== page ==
- This topic is empty.
June 24, 2011 at 2:06 pm #48072
Nobody seems to be posting anything. As complex as watches and watches are there should be dozens of people posting comments, ideas, and free advice. Is anybody making their own gears, pivots, mainsprings, stems and so on. Is anybody interested in making these parts or do they simply want to purchase and replace them. Has anybody attempted to make a watch case with metal spinning? This is interesting stuff so how come no one seems to be interested?
DavidJune 26, 2011 at 6:50 pm #50724
It might just be because its summer. I’ve been trying to get to watches but we have this mail strike up here that has kept some vital tooling at the suppliers. Me I’m still trying to get my Ingraham clock running so I can clear off my bench. I finally made up an escapement wheel from another Ingraham movement. First real lathe work I’m pretty proud of that. Now to the get the wheel and anchor adjusted to run. It seems it either to lock or skip. I guess that is what keeps us challenged.
SteveJune 28, 2011 at 2:25 pm #50725
I have not seen a lot of activity on these posts and I am not sure why. Perhaps it is because of summer or perhaps a lot of people just are not interested. I spent close to 30 years of my life in manufacturing and have a small machine shop of my own. Almost all of the parts we made over the years were much larger and heavier than watch parts. The smallness of watch parts has an appeal to me, mostly due to space limitations, however, as I get older, I do not enjoy lifting heavy parts anymore. For example a 175 pound lathe chuck, a 75 pound vice, a 350 pound shaft and so on. I am quite new to watches but I am reading some books about watch repair that I ordered off of Ebay.
The machining methods that Bob Tascione uses are somewhat unfamilar to me. Most of the parts I made in the past were made to numbers. The methods of making watch parts, at least on a repair level, seem to be more art than science. When you look at a watchmakers lathe with a tool rest there aren’t any dials. To me this means that a part can be made to fit another part such as a pivot to a jewel but it may not be interchangable in another similar watch. I certainly have a lot to learn.
Recently I took an old pocket watch apart and it was missing a mainspring. I am going to attempt to make a new one. I could probably hunt one down from a supplier but I want the learning experience. Since I do not have a worn spring to go on I had to calculate the dimensions. If I am correct the spring should be .006 inches thick and 23 inches long. I will let you know how it comes out.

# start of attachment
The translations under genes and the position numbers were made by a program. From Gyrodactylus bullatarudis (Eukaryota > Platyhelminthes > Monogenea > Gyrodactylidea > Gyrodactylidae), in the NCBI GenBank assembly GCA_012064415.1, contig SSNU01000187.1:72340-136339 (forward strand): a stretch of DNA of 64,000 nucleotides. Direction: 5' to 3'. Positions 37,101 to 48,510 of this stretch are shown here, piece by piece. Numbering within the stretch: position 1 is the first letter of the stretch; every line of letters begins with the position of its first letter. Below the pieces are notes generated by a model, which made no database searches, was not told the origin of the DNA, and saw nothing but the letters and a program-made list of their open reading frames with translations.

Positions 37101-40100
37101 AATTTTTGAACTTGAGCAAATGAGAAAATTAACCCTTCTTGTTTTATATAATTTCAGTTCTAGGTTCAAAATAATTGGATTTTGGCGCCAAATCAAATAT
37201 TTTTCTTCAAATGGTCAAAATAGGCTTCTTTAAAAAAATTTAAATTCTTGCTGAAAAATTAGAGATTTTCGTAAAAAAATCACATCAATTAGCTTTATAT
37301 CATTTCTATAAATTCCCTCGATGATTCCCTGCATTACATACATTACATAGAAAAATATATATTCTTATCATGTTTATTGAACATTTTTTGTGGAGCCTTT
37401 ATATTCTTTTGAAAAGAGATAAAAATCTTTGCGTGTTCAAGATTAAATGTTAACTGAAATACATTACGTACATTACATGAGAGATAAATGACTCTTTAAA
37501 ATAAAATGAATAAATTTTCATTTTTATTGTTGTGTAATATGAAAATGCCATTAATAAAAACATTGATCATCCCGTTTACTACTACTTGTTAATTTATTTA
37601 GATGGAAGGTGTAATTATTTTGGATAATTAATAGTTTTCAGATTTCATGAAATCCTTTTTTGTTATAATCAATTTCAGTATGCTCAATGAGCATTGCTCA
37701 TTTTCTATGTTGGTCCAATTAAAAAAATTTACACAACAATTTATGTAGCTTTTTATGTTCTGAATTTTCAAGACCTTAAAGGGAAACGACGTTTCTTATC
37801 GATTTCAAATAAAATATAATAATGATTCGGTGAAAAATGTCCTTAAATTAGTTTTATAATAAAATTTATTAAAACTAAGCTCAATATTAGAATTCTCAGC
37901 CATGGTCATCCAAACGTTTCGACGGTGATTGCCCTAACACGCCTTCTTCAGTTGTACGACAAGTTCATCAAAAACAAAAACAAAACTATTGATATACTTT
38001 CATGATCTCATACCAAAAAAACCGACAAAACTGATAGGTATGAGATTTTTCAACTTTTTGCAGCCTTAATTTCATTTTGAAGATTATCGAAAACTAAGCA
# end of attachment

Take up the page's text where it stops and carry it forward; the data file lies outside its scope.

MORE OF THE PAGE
DavidJune 28, 2011 at 7:14 pm #50726
I wish I had a machining background. Sounds like we are at about the same level with watches. I’m still trying to get the tooling. I was at the NW NAWCC regional last month in Portland and bought some tools. In the thrown in misc stuff was a watch spring gauge for determining mainspring sizes. I had no idea what it was at the time but found in in my De Carle watch repair book You might be able to find one on Ebay. I’m sure they aren’t expensive. Speaking of books the De Carle book on watch repair is really good. I got mine on Amazon for $15. Also the Joseph Bulova Watch School book is excellent.
I hear you about the wonder of those little parts. My wife bought a older Omega ladies watch at the NW Regional. I couldn’t wait to get it home so I could look in side. Beautiful engineering. It will be awhile before I tackle it. My background is aircraft maintenance mostly on big round piston engines. We didn’t exactly work with sledge hammers on them but it was darn close.
I just did my first clock repair using my Unimat lathe. I had an escapement wheel that turned opposite to what I needed. I carefully cut away the staked side and flipped it over. I tried restaking it onto the pivot shaft but had to use solder. Not pretty but it worked and the movement is now running strong.